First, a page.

• Pressure Point and Joint Pain – Certain parts of the feet that experience more pressure can be more sensitive to aches and pains. Elevate the feet and rest them whenever you are sitting to help them recover.
  • Flattened arches – The extra weight that you carry, especially toward the end of the 2nd trimester, and in the 3rd trimester can cause your arches to become stretched out. They can become flattened as the feet work harder to support the weight gain. Wear supportive shoes and/or use orthotic inserts to help reduce pain along the bottom of the feet.

If you are experiencing moderate to severe pain in your feet during pregnancy, see our board-certified podiatrist, Dr. Brad Toll to help you figure out the best solution. Pay special attention to any uneven swelling in the legs or feet, as this can indicate an issue with blood clots. To make an appointment, call Crofton Podiatry at (410) 721-4505, which provides services to Crofton, Gambrills, Odenton, and Bowie, MD areas.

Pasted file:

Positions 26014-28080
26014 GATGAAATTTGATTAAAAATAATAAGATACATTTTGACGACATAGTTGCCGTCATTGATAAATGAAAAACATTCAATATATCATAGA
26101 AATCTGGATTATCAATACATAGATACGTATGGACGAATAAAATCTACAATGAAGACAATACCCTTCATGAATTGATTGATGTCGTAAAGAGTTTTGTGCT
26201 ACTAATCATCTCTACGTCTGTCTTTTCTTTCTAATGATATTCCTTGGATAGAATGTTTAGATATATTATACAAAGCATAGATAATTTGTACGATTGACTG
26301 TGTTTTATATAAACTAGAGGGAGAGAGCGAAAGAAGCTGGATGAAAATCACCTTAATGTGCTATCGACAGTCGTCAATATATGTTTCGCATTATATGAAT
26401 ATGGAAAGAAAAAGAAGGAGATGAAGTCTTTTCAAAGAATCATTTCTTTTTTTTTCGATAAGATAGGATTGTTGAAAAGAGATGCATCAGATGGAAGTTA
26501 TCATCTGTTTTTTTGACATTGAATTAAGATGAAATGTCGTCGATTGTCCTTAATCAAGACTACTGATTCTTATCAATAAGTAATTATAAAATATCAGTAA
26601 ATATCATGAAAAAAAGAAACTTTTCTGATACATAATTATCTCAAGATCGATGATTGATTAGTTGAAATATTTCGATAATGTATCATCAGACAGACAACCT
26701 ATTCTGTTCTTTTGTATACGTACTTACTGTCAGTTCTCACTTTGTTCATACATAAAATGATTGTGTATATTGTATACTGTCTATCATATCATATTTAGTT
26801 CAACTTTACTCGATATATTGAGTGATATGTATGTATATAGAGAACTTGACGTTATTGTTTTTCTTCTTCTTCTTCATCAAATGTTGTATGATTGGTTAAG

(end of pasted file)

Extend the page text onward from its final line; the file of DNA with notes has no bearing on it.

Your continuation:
By Crofton Podiatry
December 26, 2018
Category: Foot health
Tags: corns   calluses   injury   orthotic   fungal   walks   hike   climbs   toes  

What are your New Year’s Resolutions? Thinking about getting into shape, saving the environment, traveling more or finally breaking that bad smoking habit?

Whatever your resolution may be, there’s a good chance that your feet can help! Your feet can:

  • Help you reduce your carbon footprint by taking you to work via public transportation, walking, and/or biking!
  • Level up your ranking in the step contests you have with your friends or family.